Time and again I've been told I should be relieved it's all over, that I don't have to do it again. That I can move on. Friends, professional associates, doctors, have said it - "You're so lucky to have one of each." A boy and a girl, that is.

Many people - most moms or dads themselves - look at me with an approving "You're job is done - aren't you happy?"When I even mention that I would like a third child (I'm sometimes too embarrassed in polite company to volunteer . . . "and maybe a fourth") I often get a "but why?" It seems many folks could understand wanting a third child only if I had two boys, say, and was trying for a girl.

Of course what I go through now is nothing compared to what my friends with more than two children - and especially more than three - experience.

It can start even when there are just two kids, but only when they are not thought to be "spaced" properly. I have a friend who describes holding her 1 1/2-year-old by the hand while obviously very pregnant with No. 2. She received outright stares at the mall, with a few folks wondering out loud if she knew what caused pregnancy. Then when she entered the hospital to have No. 3, there was polite condescension since her first two were opposite sex so it was considered "unnecessary."

Still, three children will often be considered a tolerable number by polite society - though more and more it's clearly the outer limits of what's respectable. So if you really want to drive people crazy, four is the number to do it with.

My friend, who recently was thrilled to have her fourth in 4 1/2 years, says the pejorative comments, the incredulous stares, the condescending "sympathy" offered by strangers, friends, even family, practically drove her to tears.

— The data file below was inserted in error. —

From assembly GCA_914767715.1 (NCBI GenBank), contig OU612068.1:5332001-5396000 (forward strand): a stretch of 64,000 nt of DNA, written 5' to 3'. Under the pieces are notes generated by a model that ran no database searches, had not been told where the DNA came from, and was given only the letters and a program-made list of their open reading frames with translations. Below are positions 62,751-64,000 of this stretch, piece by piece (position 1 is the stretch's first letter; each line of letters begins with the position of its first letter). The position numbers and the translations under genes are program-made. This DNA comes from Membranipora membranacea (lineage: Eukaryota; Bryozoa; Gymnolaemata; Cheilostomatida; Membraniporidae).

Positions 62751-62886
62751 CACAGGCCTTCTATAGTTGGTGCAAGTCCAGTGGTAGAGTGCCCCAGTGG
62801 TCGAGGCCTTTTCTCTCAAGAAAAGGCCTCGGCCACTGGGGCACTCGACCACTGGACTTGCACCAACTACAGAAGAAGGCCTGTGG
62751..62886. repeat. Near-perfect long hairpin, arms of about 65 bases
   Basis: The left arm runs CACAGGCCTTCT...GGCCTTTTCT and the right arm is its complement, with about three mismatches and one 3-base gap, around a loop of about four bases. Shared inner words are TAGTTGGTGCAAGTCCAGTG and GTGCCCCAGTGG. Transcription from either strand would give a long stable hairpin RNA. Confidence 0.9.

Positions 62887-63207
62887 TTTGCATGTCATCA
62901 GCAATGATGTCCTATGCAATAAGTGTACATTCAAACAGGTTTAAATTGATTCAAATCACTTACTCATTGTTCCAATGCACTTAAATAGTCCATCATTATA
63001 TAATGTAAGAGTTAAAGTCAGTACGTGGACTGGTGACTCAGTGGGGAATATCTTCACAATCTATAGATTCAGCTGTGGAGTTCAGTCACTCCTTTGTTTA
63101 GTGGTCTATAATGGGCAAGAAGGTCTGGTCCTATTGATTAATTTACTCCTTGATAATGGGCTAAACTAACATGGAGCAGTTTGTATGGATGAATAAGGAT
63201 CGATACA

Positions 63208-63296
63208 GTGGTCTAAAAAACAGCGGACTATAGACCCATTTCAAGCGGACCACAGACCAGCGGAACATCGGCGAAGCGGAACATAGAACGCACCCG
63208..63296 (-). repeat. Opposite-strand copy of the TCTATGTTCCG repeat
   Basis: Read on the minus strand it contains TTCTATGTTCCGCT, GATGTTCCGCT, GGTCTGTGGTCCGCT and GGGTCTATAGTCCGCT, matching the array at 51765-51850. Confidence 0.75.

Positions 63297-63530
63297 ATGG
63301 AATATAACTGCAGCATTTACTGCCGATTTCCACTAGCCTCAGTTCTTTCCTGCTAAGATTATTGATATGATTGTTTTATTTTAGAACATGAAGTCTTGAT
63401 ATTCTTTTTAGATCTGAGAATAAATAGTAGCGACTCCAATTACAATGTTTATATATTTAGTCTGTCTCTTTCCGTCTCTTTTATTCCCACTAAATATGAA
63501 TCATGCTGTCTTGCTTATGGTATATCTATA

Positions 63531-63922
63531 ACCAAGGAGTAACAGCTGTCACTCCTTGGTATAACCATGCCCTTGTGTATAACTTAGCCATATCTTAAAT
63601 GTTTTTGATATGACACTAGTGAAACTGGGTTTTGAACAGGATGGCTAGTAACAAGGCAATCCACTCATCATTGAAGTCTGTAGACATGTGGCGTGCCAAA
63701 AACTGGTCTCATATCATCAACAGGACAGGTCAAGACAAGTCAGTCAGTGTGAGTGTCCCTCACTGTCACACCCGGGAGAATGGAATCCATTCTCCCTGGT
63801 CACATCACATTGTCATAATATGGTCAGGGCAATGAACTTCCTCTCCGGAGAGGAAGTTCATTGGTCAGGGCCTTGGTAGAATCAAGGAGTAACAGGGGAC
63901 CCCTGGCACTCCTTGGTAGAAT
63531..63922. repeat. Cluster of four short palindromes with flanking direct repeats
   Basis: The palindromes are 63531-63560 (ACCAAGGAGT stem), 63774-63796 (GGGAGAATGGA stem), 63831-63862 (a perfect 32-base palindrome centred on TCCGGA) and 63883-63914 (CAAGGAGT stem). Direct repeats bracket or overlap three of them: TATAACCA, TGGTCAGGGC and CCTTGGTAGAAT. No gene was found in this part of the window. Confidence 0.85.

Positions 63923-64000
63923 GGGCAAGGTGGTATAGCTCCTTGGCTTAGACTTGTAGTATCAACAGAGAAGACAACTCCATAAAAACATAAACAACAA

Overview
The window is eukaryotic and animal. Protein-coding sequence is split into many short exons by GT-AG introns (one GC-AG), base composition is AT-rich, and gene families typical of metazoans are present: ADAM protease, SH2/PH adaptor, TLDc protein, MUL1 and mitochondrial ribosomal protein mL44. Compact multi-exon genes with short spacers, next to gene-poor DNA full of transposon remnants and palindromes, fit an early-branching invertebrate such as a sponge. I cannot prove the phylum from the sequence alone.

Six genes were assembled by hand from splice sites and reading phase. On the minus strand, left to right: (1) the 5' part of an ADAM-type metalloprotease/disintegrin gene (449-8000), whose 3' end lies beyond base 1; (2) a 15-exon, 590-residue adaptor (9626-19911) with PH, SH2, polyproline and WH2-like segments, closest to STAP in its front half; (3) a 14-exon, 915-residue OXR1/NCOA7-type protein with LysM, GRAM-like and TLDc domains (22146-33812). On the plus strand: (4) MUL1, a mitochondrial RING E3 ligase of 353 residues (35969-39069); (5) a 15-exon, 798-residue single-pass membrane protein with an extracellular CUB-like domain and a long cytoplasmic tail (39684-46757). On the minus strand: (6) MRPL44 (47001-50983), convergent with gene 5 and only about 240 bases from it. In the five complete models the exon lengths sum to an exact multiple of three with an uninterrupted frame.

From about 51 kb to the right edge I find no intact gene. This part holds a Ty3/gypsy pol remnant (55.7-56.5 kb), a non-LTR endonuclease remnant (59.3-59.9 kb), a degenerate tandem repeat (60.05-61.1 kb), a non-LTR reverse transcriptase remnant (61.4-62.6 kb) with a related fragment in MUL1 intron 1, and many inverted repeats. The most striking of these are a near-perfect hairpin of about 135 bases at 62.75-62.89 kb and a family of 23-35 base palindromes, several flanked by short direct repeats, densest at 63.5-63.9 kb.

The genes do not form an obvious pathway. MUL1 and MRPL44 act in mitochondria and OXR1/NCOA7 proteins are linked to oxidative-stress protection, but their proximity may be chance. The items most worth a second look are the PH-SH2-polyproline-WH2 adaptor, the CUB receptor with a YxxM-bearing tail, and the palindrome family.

This is a woman who owns her own business, has several of her children with her there at any one time and, like my other friends with "too many children" stories, has a stable marriage and a solid income. But people still look at her like she is utterly irresponsible.

At a conference recently I was introduced to a "child advocate." Talk turned to my family and obvious pregnancy. I commented that this was No. 4, which meant my husband and I were one-third to one-half of the way to our goal. (Yes, I admit I was goading her.) Well, the child advocate was obviously horrified and managed only to sniff something about how it would be impossible to give them individual attention. "They'll give each other individual attention" I responded.

There's no question people are having far fewer children in the United States today - barely replacement rates. But it's one thing for people to want that for themselves, and another to belittle people who opt otherwise. I hope such a view is just a cosmopolitan phenomenon and that it's different in the real America for people who break the norm. But I have to wonder. When was the last time a family of more than three young children was featured in a major advertising campaign? Yes, advertisers are just reflecting reality. But they are also subtly saying "three's the respectable limit."

So why does the thought of "large" families make so many people so crazy that complete strangers often feel they can offer their opinions about it? Even, if not especially, to stable, economically secure (though tightly budgeted) two-parent families who are clearly not asking for help in raising their kids.

I suppose today children are often seen as drains on the environment - instead of as human resources. A lot of folks view them as burdens on women, who can't possibly fulfill their "potential" with more than a couple. Maybe our society just doesn't value children enough to think large families are worth the time, energy and money investment they require, even if just of their own responsible parents and family.

Maybe our culture has gotten so used to supporting irresponsible behavior that deep down we're afraid we'll somehow be called on to support even these children, too. Or perhaps we've become so "me" centered that we think if we no longer "need" as many kids to work the family farm now or because we no longer expect to lose several before their adulthood, why have more than the replacement rate?"

I just know that I think kids are great and am support of whatever folks decide about having their own. When I see a large family with responsible parents in charge I don't think "What are you doing?" I think "Good for you!"